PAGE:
Today, the students dove in to leading their first inquiry conversations around works of art: At the start of class, the students recapped their visit to the Rubin Museum and discussed what they’d learned from the teens there in terms of best practices for giving tours. The conversation led directly into the concept of “inquiry”–engaging audiences with artwork by asking them open-ended questions to facilitate discussion. After thinking about it, the students realized that they learned best–in a museum or classroom setting–not when being lectured to but when their instructors asked them questions to help them figure out material for themselves. One of the students, Laddy, articulated one of the other benefits of the inquiry method in a great way. She said, “When a teacher is lecturing, they’re the only active ones. But by asking questions, everyone gets to be active and participate.”
After brainstorming more than thirty brilliant questions one might ask an audience about the painting “The Peaceable Kingdom” by Edward Hicks, organizing those questions into categories and discussing which questions one might ask at the beginning, middle and end of a conversation, Vivian volunteered to be the first student to test out her inquiry skills. She bravely stood up in front of her peers and asked one of the most important questions one can ask in a museum: “What do you see?”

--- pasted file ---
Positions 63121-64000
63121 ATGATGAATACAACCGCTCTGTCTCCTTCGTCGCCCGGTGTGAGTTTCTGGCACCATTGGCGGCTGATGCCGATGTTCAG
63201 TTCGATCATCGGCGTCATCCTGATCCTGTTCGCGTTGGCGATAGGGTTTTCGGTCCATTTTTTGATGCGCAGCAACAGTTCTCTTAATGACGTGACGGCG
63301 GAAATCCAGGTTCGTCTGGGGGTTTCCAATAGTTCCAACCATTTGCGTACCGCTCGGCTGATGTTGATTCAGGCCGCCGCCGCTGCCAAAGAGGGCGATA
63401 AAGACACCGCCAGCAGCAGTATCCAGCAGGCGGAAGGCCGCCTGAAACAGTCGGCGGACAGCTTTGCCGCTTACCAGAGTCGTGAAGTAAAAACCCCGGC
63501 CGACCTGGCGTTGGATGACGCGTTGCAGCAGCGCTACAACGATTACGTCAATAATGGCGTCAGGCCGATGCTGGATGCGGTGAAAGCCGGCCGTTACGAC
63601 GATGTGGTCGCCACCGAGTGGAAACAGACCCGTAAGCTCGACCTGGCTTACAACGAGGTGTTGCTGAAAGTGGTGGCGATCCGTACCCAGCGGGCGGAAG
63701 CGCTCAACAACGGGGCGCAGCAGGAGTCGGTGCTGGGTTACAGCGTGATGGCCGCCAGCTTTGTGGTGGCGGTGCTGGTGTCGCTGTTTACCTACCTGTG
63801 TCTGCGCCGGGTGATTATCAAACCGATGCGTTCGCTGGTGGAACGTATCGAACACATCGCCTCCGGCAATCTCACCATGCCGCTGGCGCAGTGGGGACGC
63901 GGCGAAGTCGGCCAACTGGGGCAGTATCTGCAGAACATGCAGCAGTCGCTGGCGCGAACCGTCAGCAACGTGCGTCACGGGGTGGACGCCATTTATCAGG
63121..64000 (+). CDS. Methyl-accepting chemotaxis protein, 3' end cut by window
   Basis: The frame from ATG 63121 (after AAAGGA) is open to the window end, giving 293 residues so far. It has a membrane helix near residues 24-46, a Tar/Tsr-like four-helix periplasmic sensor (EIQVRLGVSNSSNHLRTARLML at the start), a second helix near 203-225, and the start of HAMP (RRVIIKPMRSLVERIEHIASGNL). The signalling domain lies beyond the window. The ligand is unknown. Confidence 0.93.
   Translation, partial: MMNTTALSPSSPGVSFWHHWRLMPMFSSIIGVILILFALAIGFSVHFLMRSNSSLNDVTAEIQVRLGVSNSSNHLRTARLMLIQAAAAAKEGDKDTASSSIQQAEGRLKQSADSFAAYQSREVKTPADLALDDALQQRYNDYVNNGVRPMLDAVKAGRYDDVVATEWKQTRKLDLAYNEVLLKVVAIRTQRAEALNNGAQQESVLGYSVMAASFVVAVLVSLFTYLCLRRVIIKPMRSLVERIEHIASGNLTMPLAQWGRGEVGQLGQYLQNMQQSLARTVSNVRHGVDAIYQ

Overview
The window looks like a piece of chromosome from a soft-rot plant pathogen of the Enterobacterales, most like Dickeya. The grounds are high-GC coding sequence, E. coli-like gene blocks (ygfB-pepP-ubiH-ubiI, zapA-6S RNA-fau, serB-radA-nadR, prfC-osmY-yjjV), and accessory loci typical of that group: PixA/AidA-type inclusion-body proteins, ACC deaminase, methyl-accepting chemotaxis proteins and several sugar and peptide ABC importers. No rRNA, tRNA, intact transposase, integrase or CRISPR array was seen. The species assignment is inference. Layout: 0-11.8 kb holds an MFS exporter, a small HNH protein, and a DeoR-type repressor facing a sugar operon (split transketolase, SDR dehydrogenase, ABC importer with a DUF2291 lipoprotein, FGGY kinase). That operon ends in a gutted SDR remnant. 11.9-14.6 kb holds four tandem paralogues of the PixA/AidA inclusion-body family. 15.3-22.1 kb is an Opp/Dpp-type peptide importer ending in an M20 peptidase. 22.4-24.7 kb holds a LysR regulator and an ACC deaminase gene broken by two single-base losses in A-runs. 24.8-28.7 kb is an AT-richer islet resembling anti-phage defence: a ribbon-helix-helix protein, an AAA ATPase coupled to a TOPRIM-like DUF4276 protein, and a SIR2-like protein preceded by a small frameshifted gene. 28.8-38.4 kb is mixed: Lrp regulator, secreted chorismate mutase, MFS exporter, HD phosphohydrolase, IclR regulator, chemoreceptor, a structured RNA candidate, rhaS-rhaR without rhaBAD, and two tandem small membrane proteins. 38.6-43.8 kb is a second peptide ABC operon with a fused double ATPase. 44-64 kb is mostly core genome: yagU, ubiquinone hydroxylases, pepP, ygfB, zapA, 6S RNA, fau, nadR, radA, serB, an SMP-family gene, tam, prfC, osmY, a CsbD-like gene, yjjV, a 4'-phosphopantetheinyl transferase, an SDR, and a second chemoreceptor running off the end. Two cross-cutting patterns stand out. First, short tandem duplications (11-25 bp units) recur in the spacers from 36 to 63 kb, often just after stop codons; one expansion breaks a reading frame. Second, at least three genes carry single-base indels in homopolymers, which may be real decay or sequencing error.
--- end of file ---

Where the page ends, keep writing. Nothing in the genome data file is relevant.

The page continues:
Yasmin took over from there. She started out a little unsure but within moments was expertly gesturing around the painting, asking follow-up questions, and synthesizing students’ comments like a seasoned educator. Despite knowing nothing about the background or history behind the painting, she was able to lead the students to discover its meaning. (Although the students all quickly agreed that they’ll feel much more comfortable leading conversations when they’ve done some more serious research!)
From there, the students broke into two groups; Walid, Scarlet, Lia and Ana all had the chance to lead an inquiry conversation. All of the Teen Docents did an incredible job coming up with thoughtful, thought-provoking questions and, judging by all the laughter filling the galleries, had a great time doing it.